Academy Should Add Exiled to Oscars – Deadline

Bahman Ghobadi, the Iranian filmmaker in exile who has won awards in Cannes, Berlin, San Sebastian and many other international festivals, wrote a letter to the Academy of Cinema saying: “It would be great if we could have a representing artists in exile.

Read his letter in full below.

Ghobadi, who has been in exile for 13 years, joined the Academy of Cinema Arts and Sciences in 2017. In his letter to Academy CEO Dawn Hudson, he talks about artists in exile and suggests that each year, one of their films is slated to go to the Academy for Oscar consideration. He notes that the same happened for the Tokyo Olympics, where a team of refugee athletes was able to join the competition.

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Iran is a country with a complicated cinematic heritage. On the one hand, he gave birth to some of the greatest directors in the world – I’m thinking of Abbas Kiarostami – and his films have won Oscars and Palme d’Or. But the country’s cinema has also been linked to its politics, sometimes inextricably.

In 2013, Iran boycotted the Oscars completely, not allowing any of its directors to submit films on their behalf. Ironically, the year before, Asghar Farhadi’s film A separation won the Best Foreign Language Film for Iran at the Oscars.

Ghobadi’s letter quotes, among others, Jafar Panahi, who was arrested in 2010 and banned from making films but continued to work under threat of imprisonment. His 2015 film Taxi won the Golden Bear in Berlin, and in 2018 Panahi lamented that his own films, including The white balloon – which won the Camera d’Or 1995 at Cannes – may be screened in other countries but has not been allowed to be screened in Iran.

by Ghobadi Father of my children won the Special Jury Prize and two other prizes at Cannes in 2009, and he shared the Camera d’Or at the 2000 festival for A time for drunken horses. by Ghobadi Abandoned in Iraq won the François Chalais prize in Cannes in 2002, and his Turtles can fly won the Peace Film Award at the 2005 Berlin Film Festival.

Here is Ghobadi’s letter to Academy CEO Dawn Hudson in full:

I would like his homeland to be like a violet and that you could take it everywhere with you.

I – Bahman Ghobadi – as a member of the Academy of Oscars – would like to address the concerns of many filmmakers around the world, including myself. We are filmmakers far from our countries of origin while we are still identified according to the countries from which we come. As an Iranian, I cannot live in my own country because of the Islamic regime in Iran. I have to live in exile simply because I have claimed my rights and my freedom of expression. This is the case with many filmmakers around the world; these people cannot return to their country of origin for various reasons and they have no choice but to live in foreign countries.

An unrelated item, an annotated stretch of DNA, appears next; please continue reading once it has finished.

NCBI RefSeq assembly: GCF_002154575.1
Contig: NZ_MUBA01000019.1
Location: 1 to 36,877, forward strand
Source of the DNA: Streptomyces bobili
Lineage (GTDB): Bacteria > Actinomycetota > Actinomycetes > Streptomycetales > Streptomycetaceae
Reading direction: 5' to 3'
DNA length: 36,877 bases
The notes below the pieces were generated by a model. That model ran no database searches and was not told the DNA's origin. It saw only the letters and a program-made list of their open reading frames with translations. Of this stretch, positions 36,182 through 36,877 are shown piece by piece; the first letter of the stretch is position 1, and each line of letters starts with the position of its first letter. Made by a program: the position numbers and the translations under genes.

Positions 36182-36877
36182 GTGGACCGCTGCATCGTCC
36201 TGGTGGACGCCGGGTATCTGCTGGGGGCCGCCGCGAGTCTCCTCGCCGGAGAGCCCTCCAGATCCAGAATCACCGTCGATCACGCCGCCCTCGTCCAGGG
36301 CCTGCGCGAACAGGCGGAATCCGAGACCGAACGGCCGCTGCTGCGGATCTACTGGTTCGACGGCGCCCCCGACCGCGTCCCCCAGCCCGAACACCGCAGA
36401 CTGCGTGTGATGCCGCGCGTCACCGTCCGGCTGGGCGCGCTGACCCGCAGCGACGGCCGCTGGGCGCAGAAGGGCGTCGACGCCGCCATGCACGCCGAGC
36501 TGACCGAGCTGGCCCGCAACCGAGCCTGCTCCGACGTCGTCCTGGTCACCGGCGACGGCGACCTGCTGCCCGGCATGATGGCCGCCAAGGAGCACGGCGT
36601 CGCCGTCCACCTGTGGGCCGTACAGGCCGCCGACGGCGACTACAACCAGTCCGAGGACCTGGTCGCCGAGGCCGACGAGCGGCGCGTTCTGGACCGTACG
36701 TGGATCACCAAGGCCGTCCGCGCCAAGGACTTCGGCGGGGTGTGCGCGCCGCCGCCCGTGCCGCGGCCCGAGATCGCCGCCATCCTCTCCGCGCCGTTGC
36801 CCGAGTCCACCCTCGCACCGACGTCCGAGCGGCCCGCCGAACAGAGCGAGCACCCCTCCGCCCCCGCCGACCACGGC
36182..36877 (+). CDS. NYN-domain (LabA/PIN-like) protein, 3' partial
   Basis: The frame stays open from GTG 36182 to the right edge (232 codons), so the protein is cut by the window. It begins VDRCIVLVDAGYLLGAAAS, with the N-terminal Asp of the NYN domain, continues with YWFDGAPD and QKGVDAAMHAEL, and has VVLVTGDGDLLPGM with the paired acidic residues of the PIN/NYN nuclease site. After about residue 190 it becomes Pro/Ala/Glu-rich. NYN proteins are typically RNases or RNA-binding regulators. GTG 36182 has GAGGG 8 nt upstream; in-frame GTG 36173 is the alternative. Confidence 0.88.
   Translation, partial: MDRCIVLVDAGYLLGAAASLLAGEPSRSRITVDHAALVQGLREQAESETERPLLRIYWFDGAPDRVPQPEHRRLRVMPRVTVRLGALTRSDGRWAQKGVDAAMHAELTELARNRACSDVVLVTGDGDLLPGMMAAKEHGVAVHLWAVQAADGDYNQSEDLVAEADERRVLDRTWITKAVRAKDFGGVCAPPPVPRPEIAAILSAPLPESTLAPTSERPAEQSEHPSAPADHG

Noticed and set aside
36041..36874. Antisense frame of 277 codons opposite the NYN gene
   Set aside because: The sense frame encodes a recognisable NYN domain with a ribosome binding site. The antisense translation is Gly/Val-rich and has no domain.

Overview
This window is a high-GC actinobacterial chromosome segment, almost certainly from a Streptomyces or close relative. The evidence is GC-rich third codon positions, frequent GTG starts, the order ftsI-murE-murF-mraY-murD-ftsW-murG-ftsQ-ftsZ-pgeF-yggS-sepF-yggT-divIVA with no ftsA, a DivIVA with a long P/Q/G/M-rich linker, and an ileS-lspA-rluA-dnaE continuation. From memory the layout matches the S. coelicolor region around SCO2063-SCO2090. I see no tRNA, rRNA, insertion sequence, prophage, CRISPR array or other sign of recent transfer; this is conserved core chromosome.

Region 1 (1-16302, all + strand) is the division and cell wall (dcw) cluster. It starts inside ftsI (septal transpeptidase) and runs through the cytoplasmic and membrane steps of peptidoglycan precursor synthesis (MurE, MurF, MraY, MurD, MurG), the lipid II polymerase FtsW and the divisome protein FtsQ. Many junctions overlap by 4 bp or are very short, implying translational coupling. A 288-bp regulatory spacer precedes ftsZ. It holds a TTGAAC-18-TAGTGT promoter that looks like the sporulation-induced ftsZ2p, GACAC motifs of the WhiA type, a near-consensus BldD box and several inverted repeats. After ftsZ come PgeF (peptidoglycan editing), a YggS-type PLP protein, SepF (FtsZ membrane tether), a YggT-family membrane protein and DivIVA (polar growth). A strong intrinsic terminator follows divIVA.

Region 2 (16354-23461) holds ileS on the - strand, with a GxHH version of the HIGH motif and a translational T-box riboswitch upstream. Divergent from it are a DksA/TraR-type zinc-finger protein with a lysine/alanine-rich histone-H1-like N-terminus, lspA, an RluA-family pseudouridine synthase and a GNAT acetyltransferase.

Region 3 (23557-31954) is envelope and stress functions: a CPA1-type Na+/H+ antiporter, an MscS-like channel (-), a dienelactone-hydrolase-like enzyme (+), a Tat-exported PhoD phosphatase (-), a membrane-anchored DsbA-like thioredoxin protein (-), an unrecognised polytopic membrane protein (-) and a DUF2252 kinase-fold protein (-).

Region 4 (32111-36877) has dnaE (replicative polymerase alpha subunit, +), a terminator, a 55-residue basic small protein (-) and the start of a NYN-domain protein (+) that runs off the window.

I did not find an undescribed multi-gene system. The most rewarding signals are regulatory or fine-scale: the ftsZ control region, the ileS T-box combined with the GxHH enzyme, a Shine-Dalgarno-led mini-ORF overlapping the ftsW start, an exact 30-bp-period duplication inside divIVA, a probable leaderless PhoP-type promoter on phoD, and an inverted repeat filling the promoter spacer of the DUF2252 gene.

Although a member of the Academy of Oscars, due to my current status, countries like Iran and Turkey will not present me as their representatives. Needless to say, there are a lot of independent filmmakers living in their own countries who have been disenfranchised and are suffering in silence. The works of these brave filmmakers are not only censored and banned by the regimes, they also never get the opportunity to enter the Academy of Oscars. Jafar Panahi and Mohammad Rasoulof are good examples alongside a group of Russian and Chinese filmmakers who have to work under a lot of pressure and censorship.

On the other hand, I also have to grapple with other issues. Other than having to carry this huge burden on my shoulders, I don’t know what language I should use to make my film so that it can be shown in other countries. The only thing I can do is hope that a government appreciates my art and presents it to the academy.

I’m sure there are other filmmakers who have to suffer like me. Therefore, it would be great if we could have a representative of the artists in exile. This happened at the Tokyo Olympics, where a team of refugee athletes was also allowed to participate in the competition. There could be a refugee filmmaker team; they can have their works viewed by a jury and possibly a film can be chosen from the refugee team. It is not only a great opportunity for these filmmakers to see their works internationally, but also an awareness of their condition and the reasons why they do not live in their country of origin. These artists can gain a lot of publicity, which will give them more opportunities and financial support. I am making this request on behalf of other artists living in exile; artists who have the same condition as me. Hope you can pay your immediate attention to this problem.

Greetings,
Bahman Ghobadi

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